The top brass of BCCI and the aggrieved Sahara Group will meet in Mumbai on Sunday in a bid to break the stalemate which prompted the corporate giant to withdraw sponsorship of the Indian cricket team and also pull out of the IPL.
Sahara Group supremo Subroto Roy will meet BCCI President N Srinivasan and IPL chairman Rajiv Shukla in order to resolve the issues amid indications that both parties are keen to find a solution to pave the way for Pune Warriers' return to the IPL fold.
According to reliable BCCI sources, both parties have come down from the rigid stance they had taken initially and are ready to bury the hatchet.
"Neither Sahara nor the BCCI would like to close the door on each other especially after sharing a fruitful relationship for over a decade. That both parties have decided to sit across the table and sort out their differences is a step in the right direction," a senior BCCI official said.
The bone of contention was Sahara seeking a replacement for Yuvraj Singh who is undergoing treatment for a malignant lung tumour in the United States. The franchise wanted that Yuvraj's salary of $1.8 million be added to their kitty of $1.6 million after they spent $400,000 on retaining Sourav Ganguly.
The BCCI also turned down their requests of getting the first right of draft as well as Ganguly being inducted as Yuvraj's replacement so that they can go into auction with $2 million.
Now with the auctions over, it will be interesting to see what kind of "amicable settlement" the two concerned parties reach.
The two marquee Indian players Ravindra Jadeja and R Vinay Kumar were snapped up by Chennai Super Kings and Royal Challengers Bangalore during the auctions and Pune Warriors don't have too many options from what is left.
One of the settlement options can be allowing Pune Warriors to go with five foreigners for this season instead of four. A precedence had been set earlier when Mumbai Indians were allowed a fifth foreign player during last year's Champions League T20 when eight of their Indian players were injured.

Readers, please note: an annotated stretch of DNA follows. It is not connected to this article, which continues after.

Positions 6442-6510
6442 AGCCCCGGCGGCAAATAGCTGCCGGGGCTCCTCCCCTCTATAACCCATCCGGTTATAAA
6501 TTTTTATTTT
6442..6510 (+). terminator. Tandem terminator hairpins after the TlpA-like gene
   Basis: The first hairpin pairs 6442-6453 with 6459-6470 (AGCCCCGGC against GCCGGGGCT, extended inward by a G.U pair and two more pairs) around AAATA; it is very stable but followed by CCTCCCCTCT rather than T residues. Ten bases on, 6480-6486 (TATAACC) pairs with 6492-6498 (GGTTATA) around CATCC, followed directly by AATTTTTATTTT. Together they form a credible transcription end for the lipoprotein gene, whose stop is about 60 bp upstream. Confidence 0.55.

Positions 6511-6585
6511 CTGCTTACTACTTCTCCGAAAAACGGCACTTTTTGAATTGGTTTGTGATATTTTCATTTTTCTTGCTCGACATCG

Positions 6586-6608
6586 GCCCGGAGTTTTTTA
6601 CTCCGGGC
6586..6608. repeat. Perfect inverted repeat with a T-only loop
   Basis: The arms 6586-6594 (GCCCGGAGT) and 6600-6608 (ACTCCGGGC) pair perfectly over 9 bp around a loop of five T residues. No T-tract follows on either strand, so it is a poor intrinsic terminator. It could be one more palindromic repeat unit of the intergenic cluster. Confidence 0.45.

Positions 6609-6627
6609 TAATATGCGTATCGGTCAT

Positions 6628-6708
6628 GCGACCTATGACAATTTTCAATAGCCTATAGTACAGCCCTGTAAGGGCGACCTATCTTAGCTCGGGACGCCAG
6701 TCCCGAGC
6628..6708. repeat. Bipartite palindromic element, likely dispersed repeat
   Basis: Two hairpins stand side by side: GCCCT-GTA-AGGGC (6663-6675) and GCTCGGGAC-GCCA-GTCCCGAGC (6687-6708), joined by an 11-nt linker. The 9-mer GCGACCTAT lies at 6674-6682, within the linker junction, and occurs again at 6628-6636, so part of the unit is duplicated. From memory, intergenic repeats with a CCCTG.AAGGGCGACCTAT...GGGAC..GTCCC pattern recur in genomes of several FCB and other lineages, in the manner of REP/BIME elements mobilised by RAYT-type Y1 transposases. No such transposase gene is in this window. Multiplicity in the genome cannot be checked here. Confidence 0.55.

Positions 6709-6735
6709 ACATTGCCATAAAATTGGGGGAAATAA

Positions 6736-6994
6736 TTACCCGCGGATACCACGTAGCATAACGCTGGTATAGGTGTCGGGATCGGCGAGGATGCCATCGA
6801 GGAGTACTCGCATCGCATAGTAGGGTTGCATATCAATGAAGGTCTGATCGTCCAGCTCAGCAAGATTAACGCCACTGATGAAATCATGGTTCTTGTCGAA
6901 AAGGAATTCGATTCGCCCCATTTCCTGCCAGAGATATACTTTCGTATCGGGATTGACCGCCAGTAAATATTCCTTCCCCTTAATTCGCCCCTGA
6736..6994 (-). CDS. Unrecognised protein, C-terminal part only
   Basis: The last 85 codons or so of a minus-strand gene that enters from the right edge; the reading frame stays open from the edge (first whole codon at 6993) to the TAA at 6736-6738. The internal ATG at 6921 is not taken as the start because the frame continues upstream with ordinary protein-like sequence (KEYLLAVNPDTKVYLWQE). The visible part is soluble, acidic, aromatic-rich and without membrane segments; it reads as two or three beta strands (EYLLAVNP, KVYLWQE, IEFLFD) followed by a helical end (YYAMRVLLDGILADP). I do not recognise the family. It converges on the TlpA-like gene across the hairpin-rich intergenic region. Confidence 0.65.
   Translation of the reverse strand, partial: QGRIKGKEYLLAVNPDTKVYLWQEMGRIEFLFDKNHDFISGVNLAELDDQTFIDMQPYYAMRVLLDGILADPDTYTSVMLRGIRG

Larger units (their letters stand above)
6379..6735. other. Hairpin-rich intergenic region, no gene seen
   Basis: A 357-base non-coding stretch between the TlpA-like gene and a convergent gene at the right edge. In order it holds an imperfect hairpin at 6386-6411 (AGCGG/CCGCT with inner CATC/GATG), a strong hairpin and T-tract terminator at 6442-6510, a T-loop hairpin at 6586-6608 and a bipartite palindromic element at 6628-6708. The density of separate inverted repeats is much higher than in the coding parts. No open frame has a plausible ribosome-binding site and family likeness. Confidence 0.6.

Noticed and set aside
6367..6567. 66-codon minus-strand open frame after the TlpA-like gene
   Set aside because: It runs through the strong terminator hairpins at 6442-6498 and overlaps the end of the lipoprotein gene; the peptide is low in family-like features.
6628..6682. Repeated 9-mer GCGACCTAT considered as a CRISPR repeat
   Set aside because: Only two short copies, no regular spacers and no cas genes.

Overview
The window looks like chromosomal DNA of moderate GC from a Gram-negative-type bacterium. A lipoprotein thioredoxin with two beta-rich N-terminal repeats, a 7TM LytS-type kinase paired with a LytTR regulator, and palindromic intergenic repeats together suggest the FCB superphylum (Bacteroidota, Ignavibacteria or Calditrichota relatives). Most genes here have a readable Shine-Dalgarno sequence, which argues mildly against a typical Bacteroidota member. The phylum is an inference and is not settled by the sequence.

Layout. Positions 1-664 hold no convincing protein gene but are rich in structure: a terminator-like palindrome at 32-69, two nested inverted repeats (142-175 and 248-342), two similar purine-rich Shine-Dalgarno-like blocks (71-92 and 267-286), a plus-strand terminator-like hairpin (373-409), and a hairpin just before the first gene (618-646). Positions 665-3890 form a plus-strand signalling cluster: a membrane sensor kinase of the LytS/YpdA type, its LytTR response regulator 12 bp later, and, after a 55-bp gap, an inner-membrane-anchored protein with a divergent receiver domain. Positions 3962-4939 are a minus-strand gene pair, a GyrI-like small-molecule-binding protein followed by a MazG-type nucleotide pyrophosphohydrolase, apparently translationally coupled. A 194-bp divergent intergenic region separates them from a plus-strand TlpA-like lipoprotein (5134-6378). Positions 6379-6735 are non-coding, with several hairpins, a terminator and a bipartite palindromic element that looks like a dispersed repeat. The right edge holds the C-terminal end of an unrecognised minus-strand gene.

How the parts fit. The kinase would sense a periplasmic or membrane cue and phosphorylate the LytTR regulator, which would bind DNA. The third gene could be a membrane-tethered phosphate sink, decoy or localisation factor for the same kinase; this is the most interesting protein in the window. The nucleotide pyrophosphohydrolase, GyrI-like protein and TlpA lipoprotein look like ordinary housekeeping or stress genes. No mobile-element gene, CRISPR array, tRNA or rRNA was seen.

The advantage Sahara may have now is that they can get any of the remaining players shelling out their base price only. But then money would not be the only issue that needs to be sorted out when Roy and Srinivasan sit across the table.
Sahara, sponsor of the Indian team for over 11 years, decided to part ways with the BCCI on February 4, complaining that the Board did not give due consideration to its genuine grievances with regards to players and number of matches in the IPL. The decision to severe all tied with BCCI was taken just hours before the IPL auction got underway in Bangalore.
Sahara had signed a renewed sponsorship agreement with the BCCI on July 1, 2010 till December 31, 2013 and was paying Rs 3.34 crore per Test match, One-Day International and Twenty20 International under the new terms. The deal is said to be worth Rs 532 crore.
Sahara entered the IPL bandwagon last year by buying Pune Warriors for Rs 1702 crore, making it the costliest franchise in the Twenty20 event.
The BCCI stands to lose close to 2000 crore crore if no solution is found. However, the Board can find another sponsor to neutralise the losses.